U.S. employers announced fewer layoffs in March than during the previous month, but job cuts in the first quarter, the Challenger jobs report says.
The planemaker will reduce its workforce in its commercial airplanes business.
PetroChina is “substantially overstaffed,” said Bernstein’s senior oil and gas analyst, Neil Beveridge.
The Swiss banking giant ups its cost cutting efforts amid challenging market conditions.
Credit Suisse Group is stepping up cost cuts including eliminating 2,000 jobs at its Global Markets business.
McKesson is cutting 1,600 jobs, or about 4 percent of its workforce, to slash costs after the company lost some key customers, Bloomberg reported.
Avon Products said it would cut about 2,500 jobs worldwide and shift its corporate headquarters to the UK as part of its three-year turnaround plan.
The restructuring program, now expected to end in December 2017, will result in the reduction of 3,300 to 3,800 positions globally.
Chevron executives could announce several strategic moves today at its analyst day, including plans to reduce employees, reports CNBC's Landon Dowdy.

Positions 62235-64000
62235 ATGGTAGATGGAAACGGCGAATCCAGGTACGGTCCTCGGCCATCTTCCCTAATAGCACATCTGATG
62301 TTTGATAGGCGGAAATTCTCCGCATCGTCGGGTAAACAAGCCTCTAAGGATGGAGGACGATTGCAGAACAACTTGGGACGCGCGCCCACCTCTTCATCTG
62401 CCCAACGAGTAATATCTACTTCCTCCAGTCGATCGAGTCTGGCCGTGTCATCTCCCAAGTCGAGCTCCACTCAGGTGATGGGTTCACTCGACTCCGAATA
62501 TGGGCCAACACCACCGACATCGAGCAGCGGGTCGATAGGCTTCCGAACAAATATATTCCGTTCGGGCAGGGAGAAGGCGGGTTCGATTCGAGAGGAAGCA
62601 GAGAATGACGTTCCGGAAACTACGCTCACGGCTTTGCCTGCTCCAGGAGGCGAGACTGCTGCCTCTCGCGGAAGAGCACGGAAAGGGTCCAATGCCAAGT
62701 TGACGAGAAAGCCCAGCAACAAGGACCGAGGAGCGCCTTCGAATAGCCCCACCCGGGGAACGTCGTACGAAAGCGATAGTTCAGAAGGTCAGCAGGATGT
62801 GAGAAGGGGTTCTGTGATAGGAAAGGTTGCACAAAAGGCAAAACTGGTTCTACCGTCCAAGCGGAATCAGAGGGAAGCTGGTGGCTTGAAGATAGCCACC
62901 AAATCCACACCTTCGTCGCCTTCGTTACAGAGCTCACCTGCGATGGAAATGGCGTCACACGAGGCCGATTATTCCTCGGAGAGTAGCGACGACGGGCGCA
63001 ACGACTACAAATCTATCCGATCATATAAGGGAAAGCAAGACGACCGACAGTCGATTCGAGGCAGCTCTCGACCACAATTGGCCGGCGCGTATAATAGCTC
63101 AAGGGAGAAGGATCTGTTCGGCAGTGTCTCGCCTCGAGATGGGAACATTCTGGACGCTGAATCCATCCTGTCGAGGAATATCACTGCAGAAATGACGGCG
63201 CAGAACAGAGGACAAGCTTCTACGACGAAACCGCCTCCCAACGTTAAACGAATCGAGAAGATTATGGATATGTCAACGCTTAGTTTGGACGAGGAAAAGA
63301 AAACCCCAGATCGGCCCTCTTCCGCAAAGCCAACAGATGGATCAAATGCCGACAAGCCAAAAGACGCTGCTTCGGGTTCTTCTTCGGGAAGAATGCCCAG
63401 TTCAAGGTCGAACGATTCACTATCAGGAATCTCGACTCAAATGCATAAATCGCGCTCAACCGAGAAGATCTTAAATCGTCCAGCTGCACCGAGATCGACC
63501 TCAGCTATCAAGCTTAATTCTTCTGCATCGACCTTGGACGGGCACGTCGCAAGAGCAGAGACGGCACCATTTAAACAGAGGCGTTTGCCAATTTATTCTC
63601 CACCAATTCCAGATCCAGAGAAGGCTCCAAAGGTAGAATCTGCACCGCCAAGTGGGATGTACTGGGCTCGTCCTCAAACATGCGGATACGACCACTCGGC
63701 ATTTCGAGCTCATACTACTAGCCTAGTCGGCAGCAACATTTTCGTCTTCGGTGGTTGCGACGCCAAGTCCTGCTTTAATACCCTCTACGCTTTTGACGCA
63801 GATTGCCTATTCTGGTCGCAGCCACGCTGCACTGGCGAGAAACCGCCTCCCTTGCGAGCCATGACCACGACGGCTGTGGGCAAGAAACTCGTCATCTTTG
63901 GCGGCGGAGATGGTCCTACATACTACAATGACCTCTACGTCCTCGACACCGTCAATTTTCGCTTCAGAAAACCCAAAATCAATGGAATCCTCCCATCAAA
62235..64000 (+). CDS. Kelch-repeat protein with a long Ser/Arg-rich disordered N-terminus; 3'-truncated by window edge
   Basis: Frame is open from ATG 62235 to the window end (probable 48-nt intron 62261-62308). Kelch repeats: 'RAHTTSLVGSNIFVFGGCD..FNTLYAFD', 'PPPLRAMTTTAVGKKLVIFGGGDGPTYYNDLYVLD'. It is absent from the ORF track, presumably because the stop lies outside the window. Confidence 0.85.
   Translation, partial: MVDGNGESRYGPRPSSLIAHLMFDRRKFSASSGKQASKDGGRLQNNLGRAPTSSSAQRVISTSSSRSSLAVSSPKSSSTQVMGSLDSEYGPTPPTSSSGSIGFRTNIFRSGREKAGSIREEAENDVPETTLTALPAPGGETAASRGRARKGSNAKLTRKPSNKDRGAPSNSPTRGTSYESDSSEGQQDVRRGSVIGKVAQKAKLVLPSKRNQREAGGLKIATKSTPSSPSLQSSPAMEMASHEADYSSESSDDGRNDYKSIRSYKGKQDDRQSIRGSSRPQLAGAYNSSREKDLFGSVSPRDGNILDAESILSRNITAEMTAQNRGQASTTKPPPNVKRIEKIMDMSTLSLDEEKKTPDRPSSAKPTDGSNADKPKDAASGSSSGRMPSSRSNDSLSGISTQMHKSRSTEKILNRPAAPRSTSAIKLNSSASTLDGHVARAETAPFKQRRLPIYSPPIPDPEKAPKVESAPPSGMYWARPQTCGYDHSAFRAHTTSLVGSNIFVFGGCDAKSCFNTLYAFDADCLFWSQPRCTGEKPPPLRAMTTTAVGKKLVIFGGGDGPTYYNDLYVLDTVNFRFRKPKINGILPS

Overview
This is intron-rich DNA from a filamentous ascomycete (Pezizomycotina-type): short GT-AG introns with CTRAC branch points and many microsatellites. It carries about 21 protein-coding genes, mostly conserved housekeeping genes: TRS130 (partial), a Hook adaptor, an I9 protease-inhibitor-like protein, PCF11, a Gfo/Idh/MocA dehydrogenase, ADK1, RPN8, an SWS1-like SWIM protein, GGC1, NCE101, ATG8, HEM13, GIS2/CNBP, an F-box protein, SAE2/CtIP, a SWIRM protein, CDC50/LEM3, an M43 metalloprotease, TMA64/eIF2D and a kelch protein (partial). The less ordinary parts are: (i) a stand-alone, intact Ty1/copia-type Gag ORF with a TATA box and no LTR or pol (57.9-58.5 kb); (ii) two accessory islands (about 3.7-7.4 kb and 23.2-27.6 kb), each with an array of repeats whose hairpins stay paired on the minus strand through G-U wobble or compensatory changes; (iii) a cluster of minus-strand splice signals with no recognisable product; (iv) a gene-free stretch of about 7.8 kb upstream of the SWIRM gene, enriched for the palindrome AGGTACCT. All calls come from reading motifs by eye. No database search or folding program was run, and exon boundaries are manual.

Layoffs by U.S. companies eased in February from January, but were higher than last year, Challenger, Gray & Christmas reports.
The country aims to tackle industrial overcapacity and curb pollution.
The country works to reduce industrial overcapacity and curb pollution.
Zenefits said today that it has laid off 250 employees, mostly in its sales recruiting organization. Re/code reports.
The oilfield services company is reducing its workforce further amid the rout in oil prices.
Bombardier said it would slash about 7,000 jobs over the next two years and ramp up hiring to support production of its struggling CSeries program.
The Silicon Valley Internet giant is slashing up to 1,500 jobs or 15 percent of its staff.
Layoffs surged in January to the highest levels since last summer as employers in the retail and energy sectors pulled out the pink slips.
John Challenger, Challenger CEO, provides insight to new data on jobs.
The auto company plans to shed hundreds of jobs in Europe to cut costs by $200 million annually.
I've walked away from my buy rating on the stock, says Victor Anthony, Axion Capital Management, weighing in on the challenges ahead for Yahoo and whether CEO Marissa Mayer has run out of time to turnaround the company.